Written by James Killen
Aug 24, 2013 at 02:00 AM
ImageIt’s been a couple of years and half a lifetime of changes since The Band of Heathens put out a new record. They hit the scene almost accidentally in 2005, releasing their first live recording, “Live from Momo’s”, in 2006. They had been getting together on Wednesday nights for song swaps at the now defunct club that once resided over Austin’s Katz Deli. Brian Keane was the first of the four songwriters to leave the band in 2007. The band then embarked on a flurry of live performances and tours that took the Americana market by storm. More than half of their recordings were live and often featured multiple versions of the same great songs.

In 2011, Colin Brooks, another of the original songwriter foursome, chose to pursue other musical options, leaving Ed Jurdi and Gordy Quist to carry on as the last remaining Heathens. Rumors were aplenty with concerns for the fate of the band in the future, but it looks to this observer that there is new life welling up in the wake of the changes.

The soon to be released, “Sunday Morning Record”, contains 11 new songs listing Ed and Gordy as cowriters on each of them. This is the biggest influx of new material to the band since its inception. Many of the great songs that drew so many fans before had been individual compositions of the band’s members, brought with them from solo careers, somehow impeding the creation of an actual creative band persona beyond the performance milieu. This is something new for the Heathens.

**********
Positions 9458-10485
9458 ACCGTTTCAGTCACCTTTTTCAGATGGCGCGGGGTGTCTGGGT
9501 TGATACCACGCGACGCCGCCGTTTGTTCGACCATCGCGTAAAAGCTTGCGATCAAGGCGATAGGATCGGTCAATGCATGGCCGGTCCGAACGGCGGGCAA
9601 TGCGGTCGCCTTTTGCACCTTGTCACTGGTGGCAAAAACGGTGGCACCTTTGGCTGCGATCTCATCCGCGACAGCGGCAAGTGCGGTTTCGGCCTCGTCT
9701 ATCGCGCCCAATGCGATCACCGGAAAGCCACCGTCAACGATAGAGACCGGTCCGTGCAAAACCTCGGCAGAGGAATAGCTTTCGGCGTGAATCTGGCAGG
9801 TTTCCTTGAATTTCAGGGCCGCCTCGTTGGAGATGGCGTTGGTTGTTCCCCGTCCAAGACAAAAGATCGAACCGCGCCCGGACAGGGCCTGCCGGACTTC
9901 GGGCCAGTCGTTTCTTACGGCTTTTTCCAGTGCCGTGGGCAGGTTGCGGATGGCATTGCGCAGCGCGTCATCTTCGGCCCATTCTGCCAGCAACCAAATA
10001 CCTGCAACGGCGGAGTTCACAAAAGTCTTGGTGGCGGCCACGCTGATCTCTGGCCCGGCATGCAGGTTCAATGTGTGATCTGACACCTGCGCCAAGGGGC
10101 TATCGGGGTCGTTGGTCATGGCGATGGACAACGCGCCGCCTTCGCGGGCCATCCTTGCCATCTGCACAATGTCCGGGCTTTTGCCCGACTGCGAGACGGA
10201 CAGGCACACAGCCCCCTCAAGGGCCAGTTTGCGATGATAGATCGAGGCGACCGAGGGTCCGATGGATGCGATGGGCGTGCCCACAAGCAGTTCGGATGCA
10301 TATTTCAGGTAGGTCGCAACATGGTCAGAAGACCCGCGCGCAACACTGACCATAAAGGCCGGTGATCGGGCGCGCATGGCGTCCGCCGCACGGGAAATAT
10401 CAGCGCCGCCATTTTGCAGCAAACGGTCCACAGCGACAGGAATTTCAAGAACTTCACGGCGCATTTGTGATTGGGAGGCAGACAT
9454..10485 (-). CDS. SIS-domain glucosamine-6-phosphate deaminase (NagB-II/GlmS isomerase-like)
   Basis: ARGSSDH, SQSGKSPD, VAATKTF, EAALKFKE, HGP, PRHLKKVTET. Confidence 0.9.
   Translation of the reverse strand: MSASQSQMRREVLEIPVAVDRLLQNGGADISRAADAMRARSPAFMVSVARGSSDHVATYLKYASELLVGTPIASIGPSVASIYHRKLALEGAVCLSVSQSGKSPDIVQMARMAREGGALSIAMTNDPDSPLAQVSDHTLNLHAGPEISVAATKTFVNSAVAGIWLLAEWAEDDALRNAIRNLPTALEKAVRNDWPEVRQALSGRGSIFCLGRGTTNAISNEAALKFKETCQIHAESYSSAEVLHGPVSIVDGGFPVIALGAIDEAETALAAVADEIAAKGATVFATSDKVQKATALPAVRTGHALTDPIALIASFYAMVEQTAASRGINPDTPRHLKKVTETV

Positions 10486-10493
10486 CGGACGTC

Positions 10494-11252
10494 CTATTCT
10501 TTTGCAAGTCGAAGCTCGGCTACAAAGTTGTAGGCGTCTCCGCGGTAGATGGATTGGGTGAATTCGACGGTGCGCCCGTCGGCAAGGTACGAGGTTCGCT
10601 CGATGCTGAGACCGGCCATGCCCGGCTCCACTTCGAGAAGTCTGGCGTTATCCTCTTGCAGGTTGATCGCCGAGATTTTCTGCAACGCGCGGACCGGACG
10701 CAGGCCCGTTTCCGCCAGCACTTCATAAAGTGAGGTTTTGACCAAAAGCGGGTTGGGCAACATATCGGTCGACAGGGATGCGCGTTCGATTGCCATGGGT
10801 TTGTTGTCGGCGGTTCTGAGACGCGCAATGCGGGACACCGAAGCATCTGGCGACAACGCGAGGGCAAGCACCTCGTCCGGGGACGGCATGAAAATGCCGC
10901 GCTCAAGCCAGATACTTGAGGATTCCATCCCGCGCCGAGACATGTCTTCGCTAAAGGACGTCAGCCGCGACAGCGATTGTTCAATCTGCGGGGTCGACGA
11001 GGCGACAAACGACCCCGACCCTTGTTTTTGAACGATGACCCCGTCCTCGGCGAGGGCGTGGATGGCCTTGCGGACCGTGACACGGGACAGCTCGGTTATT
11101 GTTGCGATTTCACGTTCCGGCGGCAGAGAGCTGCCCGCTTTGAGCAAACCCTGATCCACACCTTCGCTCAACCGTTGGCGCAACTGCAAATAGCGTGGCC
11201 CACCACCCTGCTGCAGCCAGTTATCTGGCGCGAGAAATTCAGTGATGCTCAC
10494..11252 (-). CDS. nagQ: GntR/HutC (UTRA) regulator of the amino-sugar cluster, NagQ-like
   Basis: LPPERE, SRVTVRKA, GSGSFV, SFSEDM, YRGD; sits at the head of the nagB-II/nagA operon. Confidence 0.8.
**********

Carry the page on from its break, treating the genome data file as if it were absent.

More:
The disc’s opener “Shotgun”, dances around the karma encountered in changing relationships with changing tempos and prominently featuring Treavor Nealon’s keyboards. “Caroline Williams” strikes that balance between pop, soul and country that signals an Ed Jurdi led composition. “Miss my Life”, settles into a blues/pop platform that promises a great live potential for piano/guitar jams.

The guitar rhythms that provide the infrastructure for “Girl with Indigo Eyes” remind me of some Jerry Garcia riffs that reside in the attics of my mind. “Records in Bed” (the thinly disguised title track) opens with a dobro slide lead and recalls the days of waking up on weekends and losing oneself in music before having to deal with the world as it presents itself.

“Since I’ve Been Home” takes me back to the style of some of the great Simon and Garfunkle or Beatles tunes of the early 70’s. “The Same Picture” is almost a hill country Beach Boys style composition, in that it lays an ethereal sentimental vocal track over a simple melody and rhythm. “One More Trip” bears Gordy’s mark and features a very mellow country keyboard and some excellent pedal steel by Ricky Ray Jackson.

The blues that creeps into everyone’s life had the biggest influence on “Shake the Foundation” with its duck walking wah-wah guitar effects. The reflective ballad, “Had It All”, calls one back to reconsider the situations that have been left behind. The final song, “Texas” sounds to me to be the culmination of the Jurdi and Quist partnership, exhibiting equal portions of influence by each artist and a keyboard theme trailing into the background.

This writing effort is a little different from previous BoH efforts, but not at all inconsistent with the feel of the band. The compositions promise an ongoing Heathen entity in the Americana scene. If anyone had concerns about the nature of the personal relationships involved in the departure from the Heathens of Colin Brooks, Seth Whitney and John Chipman, be aware that all are mentioned in the “thank you” liner notes of the disc. Change is inevitable. I see this one as a positive and growing opportunity for another creative voice in the Texas Americana.